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Who is to Blame if the Chargers Miss the Playoffs?

Would a healthy Ryan Mathews equal 1-2 more wins?  (Photo by Donald Miralle/Getty Images)
Would a healthy Ryan Mathews equal 1-2 more wins? (Photo by Donald Miralle/Getty Images)
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At this point in the NFL season, I find it difficult to come up with things I want to write about because everything has been beaten into the ground. Everyone knows what's necessary for the Chargers to make the playoffs, everyone knows how good Vincent Jackson is playing (and his contract situation) and everyone knows seemingly everything else about the team and the coaching staff. I am a fan of the unknown and rampant speculation.

One of the few unknowns left with this team is "Who is to blame for the poor start to every season?" Norv Turner is always the first to take the blame because the trend supposedly started with him taking over as Head Coach. However, that's not exactly true. Charger fans, and everyone really, tend to boil Marty Schottenheimer's entire San Diego coaching career to that 14-2 season, but here's a clearer picture of how his teams started (and finished) in comparison to Norv's:


2002: 4-1 (finished 8-8)
2003: 1-7 (finished 4-12)
2004: 3-3 (finished 12-4)
2005: 3-4 (finished 9-7)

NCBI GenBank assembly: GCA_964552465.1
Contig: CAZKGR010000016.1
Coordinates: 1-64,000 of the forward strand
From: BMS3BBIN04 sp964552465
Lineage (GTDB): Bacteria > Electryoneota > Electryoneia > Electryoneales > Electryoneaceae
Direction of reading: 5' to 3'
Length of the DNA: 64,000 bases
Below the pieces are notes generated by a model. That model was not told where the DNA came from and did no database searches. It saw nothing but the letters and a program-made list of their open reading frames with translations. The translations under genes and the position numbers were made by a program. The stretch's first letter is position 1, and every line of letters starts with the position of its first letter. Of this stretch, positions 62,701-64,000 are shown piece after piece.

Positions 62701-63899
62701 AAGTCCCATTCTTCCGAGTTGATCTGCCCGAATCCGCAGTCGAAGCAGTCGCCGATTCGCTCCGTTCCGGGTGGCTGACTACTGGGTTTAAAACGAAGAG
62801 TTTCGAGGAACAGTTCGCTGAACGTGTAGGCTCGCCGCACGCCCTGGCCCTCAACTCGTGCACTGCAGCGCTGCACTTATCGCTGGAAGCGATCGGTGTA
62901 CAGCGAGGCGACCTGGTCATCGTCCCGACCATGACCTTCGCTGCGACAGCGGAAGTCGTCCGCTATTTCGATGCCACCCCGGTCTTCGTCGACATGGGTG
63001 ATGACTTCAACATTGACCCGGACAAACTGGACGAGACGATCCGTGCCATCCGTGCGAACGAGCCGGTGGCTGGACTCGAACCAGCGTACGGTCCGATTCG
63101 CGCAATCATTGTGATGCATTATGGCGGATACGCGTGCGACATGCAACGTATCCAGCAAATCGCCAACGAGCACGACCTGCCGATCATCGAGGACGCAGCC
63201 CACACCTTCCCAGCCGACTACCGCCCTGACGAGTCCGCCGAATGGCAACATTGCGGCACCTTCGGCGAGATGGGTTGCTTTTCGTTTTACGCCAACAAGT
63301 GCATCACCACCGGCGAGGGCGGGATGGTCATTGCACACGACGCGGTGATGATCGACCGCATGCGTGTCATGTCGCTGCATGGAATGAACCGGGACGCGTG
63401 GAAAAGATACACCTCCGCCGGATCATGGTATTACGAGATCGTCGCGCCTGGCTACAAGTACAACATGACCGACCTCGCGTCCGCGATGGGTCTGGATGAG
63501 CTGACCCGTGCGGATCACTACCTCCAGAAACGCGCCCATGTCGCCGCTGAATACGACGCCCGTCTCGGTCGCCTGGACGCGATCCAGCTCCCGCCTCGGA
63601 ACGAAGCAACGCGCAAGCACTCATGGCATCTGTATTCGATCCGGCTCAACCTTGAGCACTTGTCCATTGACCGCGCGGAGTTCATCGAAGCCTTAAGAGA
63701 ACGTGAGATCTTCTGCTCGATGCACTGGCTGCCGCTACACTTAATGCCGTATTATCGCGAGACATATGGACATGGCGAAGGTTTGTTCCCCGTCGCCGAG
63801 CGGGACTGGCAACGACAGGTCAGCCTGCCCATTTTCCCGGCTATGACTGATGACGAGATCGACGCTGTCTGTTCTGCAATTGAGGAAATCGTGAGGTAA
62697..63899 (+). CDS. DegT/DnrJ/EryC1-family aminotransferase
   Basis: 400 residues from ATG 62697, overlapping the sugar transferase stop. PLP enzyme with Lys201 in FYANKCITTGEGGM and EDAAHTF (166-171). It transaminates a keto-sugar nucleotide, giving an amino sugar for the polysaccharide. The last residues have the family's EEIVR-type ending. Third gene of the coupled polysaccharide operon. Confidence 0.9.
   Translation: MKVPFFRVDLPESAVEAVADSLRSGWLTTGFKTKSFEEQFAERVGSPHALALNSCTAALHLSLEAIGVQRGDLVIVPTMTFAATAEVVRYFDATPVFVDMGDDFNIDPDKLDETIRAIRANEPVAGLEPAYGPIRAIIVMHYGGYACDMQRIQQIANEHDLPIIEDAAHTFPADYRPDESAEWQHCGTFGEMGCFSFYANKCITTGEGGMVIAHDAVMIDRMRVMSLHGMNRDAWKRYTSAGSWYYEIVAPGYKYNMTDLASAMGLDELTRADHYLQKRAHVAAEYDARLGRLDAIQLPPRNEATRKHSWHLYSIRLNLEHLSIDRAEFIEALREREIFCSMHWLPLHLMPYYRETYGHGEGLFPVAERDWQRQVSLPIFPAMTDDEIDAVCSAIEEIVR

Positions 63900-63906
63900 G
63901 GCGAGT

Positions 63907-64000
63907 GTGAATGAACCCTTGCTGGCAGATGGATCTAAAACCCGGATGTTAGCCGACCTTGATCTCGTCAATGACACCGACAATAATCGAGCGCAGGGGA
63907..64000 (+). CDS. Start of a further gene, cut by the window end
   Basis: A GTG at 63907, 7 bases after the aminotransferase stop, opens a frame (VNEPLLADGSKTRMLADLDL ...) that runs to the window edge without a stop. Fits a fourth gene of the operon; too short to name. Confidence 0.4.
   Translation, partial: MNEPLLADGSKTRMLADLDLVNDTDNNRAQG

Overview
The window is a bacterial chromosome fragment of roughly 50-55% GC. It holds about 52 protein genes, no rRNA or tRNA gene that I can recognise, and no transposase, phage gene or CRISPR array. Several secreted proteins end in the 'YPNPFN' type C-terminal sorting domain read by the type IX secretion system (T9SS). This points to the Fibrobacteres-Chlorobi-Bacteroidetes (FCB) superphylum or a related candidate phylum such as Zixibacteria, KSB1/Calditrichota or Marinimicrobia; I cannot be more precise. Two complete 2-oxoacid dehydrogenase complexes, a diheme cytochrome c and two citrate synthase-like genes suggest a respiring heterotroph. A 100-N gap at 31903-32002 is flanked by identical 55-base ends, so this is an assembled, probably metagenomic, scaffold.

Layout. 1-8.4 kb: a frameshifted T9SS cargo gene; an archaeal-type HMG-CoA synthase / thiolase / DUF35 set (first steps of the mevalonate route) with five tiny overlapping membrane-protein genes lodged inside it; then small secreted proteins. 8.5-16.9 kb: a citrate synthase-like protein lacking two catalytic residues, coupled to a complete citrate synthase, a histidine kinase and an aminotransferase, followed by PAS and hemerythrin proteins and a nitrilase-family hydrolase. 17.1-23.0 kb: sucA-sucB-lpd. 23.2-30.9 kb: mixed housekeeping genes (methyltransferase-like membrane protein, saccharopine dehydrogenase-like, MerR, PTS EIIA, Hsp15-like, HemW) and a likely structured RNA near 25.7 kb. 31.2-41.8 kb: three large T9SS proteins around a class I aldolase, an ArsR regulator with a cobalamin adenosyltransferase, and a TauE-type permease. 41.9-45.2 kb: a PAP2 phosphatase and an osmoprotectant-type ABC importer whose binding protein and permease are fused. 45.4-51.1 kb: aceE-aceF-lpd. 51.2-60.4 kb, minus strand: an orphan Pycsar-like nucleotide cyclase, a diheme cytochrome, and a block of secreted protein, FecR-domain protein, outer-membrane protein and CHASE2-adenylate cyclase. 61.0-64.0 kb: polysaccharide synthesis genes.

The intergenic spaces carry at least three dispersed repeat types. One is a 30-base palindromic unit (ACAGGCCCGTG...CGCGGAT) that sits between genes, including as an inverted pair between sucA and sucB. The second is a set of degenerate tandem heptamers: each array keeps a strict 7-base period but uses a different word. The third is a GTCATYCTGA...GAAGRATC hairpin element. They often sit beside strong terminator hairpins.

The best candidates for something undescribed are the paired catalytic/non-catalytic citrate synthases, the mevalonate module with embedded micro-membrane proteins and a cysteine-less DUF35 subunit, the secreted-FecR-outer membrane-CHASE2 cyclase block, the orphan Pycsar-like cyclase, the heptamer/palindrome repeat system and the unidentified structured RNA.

2006: 4-2 (finished 14-2)

So, in plain English, Marty started strong and ended poorly in year one. Year two was a catastrophe that likes of which Charger fans have not seen under Turner. With the possible exception of his final season, each of his other seasons as Chargers coach looks similar to Norv's supposed trend of slow starts and fast finishes. Actually, just to make things clearer....


2007: 2-3 (finished 11-5)
2008: 3-5 (finished 8-8)
2009: 2-3 (finished 13-3)
2010: 2-5 (at least 8-8, as high as 10-6)

Is that really so much worse? I guess you could make an argument that it is, but outside of the fact that they run different training camps and might adjust to things at different speeds....I don't know that the Head Coach has enough of an influence over a team to effect their record that drastically.

Anyways, I'm getting away from the point I wanted to make. It's this: At the end of the failed season, somebody or something needs to take the blame for the failure. Last season it seemed a lot of that blame went on to Nate Kaeding. The year before that, the blame was placed on the unfortunate injuries to Antonio Gates, Philip Rivers and LaDainian Tomlinson. So....if the season ends with the Chargers not making the playoffs....who gets the blame?